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Tuesday, December 5, 2023

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Arts + CultureNightlifeLive Shots: 21st Edwardian Ball brought grand whimsy back...

Live Shots: 21st Edwardian Ball brought grand whimsy back to SF

Feathers, wigs, codpieces, corsets, and plague masks filled the Regency Ballroom for steampunk-Victoriana fun.

The 21st Edwardian Ball’s sensual spectacular delighted attendees April 1-2, with the aptly themed “Spring Revival.”  Tributes to Edward Gorey’s wit and style were on full display. The variety of costumes—feathers (many), codpieces (a few), corsets (galore), plague masks (fewer than in previous years), wigs (fabulous), and sunflowers (touching)—to be observed while slipping between four stages of entertainment was, as always, integral to the overall experience.

More than a backdrop, the Scottish Rite architecture of the Regency Ballroom has been a treasured Edwardian Ball feature for years. Guests were greeted upon entry to the rotunda and enticed into the Grand Ballroom area by DJ Delachaux’s musical melange. Adorned with life size scenes from Edward Gory’s work throughout, organizers PARADOX Media, Rosin Coven, and the Vau de Vire Society deftly used all available space. After The Cottontails (Friday night) or John Brothers Piano Company (Saturday night), The Tumbleweed, with the Speakeasy Syndicate, roller skated, juggled, and lassoed on the dance floor in front of the stage. Next, Renegade Opera served up a “Madame Butterfly” selection from the mezzanine.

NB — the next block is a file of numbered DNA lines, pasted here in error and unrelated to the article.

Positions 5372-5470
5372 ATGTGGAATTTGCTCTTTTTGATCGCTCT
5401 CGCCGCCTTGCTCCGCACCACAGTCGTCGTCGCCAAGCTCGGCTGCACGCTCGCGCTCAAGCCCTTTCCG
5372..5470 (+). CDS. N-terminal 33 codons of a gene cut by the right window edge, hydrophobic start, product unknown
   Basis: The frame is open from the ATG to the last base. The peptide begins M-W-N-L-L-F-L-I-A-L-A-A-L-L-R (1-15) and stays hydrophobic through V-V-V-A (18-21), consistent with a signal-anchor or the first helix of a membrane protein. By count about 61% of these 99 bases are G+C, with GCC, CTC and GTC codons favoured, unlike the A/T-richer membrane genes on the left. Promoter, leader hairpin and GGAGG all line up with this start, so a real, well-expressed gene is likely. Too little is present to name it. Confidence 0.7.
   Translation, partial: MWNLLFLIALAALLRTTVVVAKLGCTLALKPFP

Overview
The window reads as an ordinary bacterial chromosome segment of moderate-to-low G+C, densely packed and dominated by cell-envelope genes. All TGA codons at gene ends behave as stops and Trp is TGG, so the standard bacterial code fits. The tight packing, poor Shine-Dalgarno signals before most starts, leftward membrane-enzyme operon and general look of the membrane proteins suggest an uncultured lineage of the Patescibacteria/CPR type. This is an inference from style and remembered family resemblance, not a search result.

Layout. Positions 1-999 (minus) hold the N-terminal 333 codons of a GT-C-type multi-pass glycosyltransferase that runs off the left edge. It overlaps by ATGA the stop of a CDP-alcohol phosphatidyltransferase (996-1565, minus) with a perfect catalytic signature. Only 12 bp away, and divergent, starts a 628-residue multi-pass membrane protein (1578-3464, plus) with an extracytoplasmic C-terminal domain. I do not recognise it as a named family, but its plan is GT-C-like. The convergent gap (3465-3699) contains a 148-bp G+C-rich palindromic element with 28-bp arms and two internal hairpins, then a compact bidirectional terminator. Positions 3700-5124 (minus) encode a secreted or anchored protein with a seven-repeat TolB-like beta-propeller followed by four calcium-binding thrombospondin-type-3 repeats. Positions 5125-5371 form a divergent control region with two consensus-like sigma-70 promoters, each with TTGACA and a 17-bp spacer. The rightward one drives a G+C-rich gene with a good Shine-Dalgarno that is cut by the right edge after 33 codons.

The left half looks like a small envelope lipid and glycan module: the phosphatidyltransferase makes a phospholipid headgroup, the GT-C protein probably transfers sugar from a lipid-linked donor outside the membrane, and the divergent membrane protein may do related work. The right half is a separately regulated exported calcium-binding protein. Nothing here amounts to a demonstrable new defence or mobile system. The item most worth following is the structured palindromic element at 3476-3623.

Attention immediately turned to the second level of the main stage where Zoe Jakes Coven Dance mesmerized with an ethereal depiction of the three furies: gray gauze wraps, simple white face masks, and graceful movements punctuated by staccato beats. As the furies flitted away, the Rosin Coven Pagan orchestra, escorted by Fou Fou Ha!, entered from all parts of the Grand Ballroom. Rosin Coven’s contagious enthusiasm and musical mastery remains a Ball tradition. Mechateuthis the Giant Squid, whose moving tentacles were powered by passing guests spinning knobs, resided at the back of the ballroom .

Taking the 1909 historical manual Otis elevator (with a costumed operator) was a bonus experience. An amble through the Fireplace Stage with curios, The Green Valley Puppeteers, and Jet Black Pearl’s accordion folk, deposited attendees at the Lodge level. The red room hosted the Museum of Wonders stage: Thatcher Boomer started the evening playing the Haunted Pipe Organ which included Vau de Vire’s sexy variety show featuring Gorey’s “Neglected Murderesses. The stage was surrounded by art for purchase, calligraphy, life size living portraits, and an Alice-esque tea party hosted by Mystic Midway.

This year the mezzanine was open to all (rather than previous VIP only access), so when tired of participating, one could take a break and observe the scene below: perhaps Dwoira and Chole’s symmetrical suspended circus ring performance, Maggie Powers and pyramid, MeeZee and chairs, or the Flynn Creek Circus. Also new this year, Daybreaker offered a Saturday morning yoga and dance party interlude between the Friday and Saturday night shows.  

The social hall level offered vendors, The Edwardian Faire Midway Games—including a life-size “Operation” game, and food and performances by Swingatto. The capstone of each evening was Rosin Coven and the Vau de Vire Society’s enactment of Edward Gorey’s “The Wuggly Ump.”

The musicians, the performers, the costumed attendees, the absinthe drinks, the venue—all dazzled and amazed. In total, the entire immersive tableau of steampunk, Victoriana, and curiosities offered in “real life” what digital arts shows try to imitate: an otherworldly mix full of frivolity, whimsy, and revelry. After a COVID hiatus in 2021 and postponement in 2022, San Francisco and attendees from all parts exuberantly welcomed back the Edwardian Ball in all of its splendor. (Patty Riek)

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